How to Take a Wireless-First Approach to Enterprise Network Design

Wired Ethernet has long been the foundation of enterprise networks…but it’s time for a change. Here’s why a wireless-first architecture should be a priority.

How to Take a Wireless-First Approach to Enterprise Network Design
(Credit: Prasit Rodphan / Alamy Stock Photo)

For most of us, our in-office and in-home connectivity experience usually consists of us connecting to a wireless network, most often Wi-Fi of some flavor. Offices, coffee shops, our home wireless networks…these are the connections that we often don’t even think about on a daily basis; we just connect and take our wireless mobility for granted. However, for IT organizations exploring new enterprise network design options, in many cases, the opposite is true. They are forced to think of wired Ethernet as a foundation, with Wi-Fi and other mobility technologies as secondary.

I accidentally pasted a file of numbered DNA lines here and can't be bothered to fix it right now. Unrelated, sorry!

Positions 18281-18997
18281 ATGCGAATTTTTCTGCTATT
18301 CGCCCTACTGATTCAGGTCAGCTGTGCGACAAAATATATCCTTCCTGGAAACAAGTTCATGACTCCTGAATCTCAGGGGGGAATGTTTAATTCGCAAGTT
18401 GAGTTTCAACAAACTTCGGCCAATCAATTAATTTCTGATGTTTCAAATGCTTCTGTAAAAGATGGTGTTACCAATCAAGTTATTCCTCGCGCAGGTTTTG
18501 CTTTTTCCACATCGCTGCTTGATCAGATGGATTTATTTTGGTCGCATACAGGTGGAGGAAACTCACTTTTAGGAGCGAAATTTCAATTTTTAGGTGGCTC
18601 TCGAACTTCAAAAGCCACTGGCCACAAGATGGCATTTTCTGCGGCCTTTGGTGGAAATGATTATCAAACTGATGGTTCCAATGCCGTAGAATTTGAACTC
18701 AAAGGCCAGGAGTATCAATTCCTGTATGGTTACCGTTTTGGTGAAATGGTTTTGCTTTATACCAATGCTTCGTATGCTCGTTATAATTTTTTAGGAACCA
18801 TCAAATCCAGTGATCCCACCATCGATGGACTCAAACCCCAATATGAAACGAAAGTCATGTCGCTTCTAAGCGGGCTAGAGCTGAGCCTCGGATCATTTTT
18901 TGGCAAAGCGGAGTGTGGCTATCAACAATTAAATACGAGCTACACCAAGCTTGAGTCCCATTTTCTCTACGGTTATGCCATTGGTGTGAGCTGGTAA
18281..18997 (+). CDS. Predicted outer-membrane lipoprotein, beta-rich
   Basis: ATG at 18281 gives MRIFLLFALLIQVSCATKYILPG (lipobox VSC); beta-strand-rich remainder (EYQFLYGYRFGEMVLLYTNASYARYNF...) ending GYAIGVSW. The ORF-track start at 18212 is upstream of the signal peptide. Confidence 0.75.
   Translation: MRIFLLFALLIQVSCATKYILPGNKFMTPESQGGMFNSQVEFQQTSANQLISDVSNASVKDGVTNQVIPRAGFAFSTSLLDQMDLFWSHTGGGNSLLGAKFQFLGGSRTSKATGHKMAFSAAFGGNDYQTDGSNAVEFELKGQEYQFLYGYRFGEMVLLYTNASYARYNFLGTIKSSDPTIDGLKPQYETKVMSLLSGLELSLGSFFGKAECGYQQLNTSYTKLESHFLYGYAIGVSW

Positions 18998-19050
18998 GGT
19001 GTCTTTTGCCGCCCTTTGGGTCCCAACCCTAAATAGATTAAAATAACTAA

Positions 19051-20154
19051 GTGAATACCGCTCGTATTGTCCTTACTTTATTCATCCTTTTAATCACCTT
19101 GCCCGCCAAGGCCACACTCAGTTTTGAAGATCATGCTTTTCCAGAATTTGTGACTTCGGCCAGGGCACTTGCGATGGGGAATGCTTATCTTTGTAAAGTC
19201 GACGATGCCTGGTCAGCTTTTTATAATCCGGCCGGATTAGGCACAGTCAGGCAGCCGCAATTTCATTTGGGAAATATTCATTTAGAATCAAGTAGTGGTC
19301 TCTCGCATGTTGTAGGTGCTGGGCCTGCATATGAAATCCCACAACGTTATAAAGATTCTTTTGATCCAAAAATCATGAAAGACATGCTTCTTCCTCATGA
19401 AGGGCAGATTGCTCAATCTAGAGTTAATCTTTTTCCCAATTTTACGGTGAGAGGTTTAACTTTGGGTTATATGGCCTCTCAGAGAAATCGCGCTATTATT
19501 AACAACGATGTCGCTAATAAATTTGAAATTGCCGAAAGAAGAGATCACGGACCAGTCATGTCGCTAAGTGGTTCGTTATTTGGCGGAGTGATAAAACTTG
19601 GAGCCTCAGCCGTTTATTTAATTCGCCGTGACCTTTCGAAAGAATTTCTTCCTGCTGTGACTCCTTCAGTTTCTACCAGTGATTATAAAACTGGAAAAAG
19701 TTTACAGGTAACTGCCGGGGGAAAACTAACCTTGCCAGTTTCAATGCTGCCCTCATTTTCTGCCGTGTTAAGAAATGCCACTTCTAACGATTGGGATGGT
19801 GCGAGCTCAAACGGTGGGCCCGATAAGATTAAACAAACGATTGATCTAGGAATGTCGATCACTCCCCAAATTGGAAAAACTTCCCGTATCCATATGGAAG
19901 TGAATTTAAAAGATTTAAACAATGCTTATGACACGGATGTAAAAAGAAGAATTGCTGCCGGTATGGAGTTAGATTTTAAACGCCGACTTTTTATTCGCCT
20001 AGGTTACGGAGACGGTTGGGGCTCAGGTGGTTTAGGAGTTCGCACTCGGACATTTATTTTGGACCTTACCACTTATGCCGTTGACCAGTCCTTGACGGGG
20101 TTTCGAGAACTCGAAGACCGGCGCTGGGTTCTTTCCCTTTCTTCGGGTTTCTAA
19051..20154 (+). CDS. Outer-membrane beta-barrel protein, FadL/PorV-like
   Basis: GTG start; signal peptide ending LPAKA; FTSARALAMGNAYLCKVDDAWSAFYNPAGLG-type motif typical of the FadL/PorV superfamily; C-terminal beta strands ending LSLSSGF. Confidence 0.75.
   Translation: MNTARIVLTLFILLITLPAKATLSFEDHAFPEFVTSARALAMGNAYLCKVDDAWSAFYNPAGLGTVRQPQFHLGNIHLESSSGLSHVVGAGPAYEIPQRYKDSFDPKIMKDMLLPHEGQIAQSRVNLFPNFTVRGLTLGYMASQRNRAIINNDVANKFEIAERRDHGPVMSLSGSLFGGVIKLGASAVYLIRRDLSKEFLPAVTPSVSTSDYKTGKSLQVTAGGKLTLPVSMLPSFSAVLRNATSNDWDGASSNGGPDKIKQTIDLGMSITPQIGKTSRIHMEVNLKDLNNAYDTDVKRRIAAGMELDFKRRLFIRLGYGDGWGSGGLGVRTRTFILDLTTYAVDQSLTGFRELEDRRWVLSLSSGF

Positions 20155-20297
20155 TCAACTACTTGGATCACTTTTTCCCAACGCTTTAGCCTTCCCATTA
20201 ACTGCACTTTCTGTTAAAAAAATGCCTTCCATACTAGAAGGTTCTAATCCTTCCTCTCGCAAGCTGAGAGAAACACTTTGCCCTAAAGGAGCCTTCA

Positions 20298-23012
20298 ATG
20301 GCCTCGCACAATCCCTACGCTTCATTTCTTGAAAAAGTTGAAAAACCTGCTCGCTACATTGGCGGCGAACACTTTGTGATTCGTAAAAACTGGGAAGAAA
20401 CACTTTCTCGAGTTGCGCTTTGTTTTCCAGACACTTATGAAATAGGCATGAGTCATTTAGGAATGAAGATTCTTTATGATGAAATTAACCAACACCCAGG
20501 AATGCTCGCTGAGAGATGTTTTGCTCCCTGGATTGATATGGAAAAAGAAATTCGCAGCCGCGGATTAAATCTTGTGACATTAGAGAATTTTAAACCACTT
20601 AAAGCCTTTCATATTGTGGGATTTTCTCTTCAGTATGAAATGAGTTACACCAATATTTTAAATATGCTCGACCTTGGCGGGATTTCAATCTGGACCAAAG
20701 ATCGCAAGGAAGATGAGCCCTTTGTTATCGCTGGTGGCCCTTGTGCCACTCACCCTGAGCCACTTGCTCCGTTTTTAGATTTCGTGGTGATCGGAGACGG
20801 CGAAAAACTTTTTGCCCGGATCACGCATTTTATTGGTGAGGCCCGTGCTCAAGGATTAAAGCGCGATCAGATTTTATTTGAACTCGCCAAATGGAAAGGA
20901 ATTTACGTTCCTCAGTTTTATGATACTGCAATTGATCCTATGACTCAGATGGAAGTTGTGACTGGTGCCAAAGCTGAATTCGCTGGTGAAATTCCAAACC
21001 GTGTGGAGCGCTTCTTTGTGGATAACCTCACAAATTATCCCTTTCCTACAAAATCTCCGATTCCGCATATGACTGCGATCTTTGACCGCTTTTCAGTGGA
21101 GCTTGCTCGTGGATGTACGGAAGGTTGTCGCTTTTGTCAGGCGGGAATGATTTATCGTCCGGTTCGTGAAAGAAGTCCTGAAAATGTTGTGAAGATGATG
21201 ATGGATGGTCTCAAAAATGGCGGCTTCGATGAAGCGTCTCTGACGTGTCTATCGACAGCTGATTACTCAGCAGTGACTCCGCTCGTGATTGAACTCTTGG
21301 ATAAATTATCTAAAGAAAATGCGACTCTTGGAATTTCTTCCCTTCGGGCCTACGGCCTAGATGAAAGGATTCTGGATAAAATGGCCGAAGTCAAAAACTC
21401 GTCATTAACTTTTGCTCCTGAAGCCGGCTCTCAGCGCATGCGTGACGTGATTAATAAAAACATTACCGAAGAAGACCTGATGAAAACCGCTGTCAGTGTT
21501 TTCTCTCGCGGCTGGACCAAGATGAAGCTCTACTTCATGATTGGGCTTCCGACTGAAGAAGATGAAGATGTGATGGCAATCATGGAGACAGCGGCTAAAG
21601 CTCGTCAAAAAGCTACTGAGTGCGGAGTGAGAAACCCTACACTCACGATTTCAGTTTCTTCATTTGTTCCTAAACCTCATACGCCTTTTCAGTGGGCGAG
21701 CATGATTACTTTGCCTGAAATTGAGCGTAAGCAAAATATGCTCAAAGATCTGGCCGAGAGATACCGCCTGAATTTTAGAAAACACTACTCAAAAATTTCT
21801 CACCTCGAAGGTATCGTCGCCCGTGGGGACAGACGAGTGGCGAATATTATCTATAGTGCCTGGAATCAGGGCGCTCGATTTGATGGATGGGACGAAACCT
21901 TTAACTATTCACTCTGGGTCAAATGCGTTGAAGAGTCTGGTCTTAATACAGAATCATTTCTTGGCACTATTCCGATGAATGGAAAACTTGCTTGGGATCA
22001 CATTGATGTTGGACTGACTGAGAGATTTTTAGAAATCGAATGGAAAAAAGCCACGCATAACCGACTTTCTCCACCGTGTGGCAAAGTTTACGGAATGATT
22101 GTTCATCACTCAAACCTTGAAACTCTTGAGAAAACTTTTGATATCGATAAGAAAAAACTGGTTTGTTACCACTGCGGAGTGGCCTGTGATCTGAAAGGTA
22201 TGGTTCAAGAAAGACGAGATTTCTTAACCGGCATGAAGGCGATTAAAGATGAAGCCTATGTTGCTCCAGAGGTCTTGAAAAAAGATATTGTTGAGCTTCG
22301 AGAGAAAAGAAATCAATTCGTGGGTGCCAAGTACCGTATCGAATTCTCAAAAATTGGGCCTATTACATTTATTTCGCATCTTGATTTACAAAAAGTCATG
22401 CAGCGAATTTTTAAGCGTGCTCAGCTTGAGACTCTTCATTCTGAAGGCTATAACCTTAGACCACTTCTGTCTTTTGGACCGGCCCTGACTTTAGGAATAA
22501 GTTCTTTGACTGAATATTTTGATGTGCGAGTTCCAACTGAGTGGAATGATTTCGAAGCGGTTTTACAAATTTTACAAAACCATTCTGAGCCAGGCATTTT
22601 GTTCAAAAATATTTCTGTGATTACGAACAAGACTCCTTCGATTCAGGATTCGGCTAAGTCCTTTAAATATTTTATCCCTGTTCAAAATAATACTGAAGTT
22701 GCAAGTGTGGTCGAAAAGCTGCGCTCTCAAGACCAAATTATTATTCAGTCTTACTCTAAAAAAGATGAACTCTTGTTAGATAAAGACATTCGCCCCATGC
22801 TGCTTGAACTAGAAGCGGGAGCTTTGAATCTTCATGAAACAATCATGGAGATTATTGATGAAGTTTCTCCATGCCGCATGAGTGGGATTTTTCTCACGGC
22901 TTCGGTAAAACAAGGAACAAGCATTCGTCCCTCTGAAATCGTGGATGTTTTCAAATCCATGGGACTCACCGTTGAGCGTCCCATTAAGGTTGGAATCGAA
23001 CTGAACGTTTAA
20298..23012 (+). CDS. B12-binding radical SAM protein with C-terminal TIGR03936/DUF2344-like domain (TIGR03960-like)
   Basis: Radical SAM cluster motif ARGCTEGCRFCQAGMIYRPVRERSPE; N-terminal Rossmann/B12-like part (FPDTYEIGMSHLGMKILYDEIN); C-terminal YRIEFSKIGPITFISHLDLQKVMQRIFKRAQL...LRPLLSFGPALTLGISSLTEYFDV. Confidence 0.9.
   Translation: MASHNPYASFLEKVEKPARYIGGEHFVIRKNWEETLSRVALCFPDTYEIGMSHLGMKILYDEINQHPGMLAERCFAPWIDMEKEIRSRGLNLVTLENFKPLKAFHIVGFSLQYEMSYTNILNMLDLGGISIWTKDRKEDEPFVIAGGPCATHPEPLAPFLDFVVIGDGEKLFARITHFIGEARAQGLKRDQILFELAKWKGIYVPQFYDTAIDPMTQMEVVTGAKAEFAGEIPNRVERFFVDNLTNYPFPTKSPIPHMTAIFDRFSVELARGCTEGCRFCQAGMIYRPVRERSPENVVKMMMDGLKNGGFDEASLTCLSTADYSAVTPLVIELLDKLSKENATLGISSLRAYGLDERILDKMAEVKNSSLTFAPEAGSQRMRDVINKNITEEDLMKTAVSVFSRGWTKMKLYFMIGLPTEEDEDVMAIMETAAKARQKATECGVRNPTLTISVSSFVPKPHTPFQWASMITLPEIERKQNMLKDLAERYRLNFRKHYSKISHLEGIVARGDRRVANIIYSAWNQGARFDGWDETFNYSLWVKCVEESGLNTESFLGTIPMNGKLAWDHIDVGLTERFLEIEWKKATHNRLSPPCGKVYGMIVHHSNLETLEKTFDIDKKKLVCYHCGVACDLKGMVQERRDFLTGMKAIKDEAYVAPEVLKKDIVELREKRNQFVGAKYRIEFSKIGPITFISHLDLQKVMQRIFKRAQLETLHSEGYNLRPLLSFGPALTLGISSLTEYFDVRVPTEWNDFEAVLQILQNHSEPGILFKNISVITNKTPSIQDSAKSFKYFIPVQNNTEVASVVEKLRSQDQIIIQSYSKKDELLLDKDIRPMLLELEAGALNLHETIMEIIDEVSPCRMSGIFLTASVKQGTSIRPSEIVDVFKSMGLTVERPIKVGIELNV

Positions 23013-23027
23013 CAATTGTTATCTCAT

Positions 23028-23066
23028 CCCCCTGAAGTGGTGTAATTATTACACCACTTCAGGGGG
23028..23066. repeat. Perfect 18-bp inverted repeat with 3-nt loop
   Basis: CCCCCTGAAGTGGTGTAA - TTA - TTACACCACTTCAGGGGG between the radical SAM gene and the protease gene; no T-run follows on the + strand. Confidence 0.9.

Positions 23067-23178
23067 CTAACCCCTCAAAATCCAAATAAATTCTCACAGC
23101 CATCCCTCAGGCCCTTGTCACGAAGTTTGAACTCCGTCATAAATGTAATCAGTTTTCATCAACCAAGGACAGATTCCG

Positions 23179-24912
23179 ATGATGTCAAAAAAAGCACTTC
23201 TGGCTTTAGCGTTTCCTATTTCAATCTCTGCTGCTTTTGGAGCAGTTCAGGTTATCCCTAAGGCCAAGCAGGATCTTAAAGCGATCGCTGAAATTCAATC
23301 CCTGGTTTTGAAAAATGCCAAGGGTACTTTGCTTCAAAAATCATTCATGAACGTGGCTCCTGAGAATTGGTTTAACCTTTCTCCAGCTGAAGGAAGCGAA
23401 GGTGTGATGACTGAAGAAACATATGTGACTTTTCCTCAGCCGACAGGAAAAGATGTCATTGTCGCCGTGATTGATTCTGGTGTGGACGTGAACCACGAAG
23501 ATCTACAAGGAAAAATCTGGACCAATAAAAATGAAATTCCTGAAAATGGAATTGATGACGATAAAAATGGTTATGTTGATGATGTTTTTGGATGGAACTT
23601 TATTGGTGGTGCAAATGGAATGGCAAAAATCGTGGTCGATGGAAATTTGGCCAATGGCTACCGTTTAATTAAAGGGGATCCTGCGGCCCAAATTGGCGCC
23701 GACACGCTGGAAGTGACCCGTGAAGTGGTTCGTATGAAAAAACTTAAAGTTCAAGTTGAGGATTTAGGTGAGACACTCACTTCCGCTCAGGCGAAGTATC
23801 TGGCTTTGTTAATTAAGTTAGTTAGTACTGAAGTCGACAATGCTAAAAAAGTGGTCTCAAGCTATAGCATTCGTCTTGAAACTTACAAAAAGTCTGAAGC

Even today, in an era of multiple wireless technologies, most IT staff are taught that the wired network comes first, with wireless technologies used to extend connectivity for increased flexibility. However, the proliferation of advanced Wi-Fi, private networks, 5G, and more means that IT can flip this concept and build wireless networks first and wired networks only where needed. This results in incredible savings - both OPEX and CAPEX - as well as new levels of productivity and flexibility for the “work anywhere” crowd.

What is Wireless First?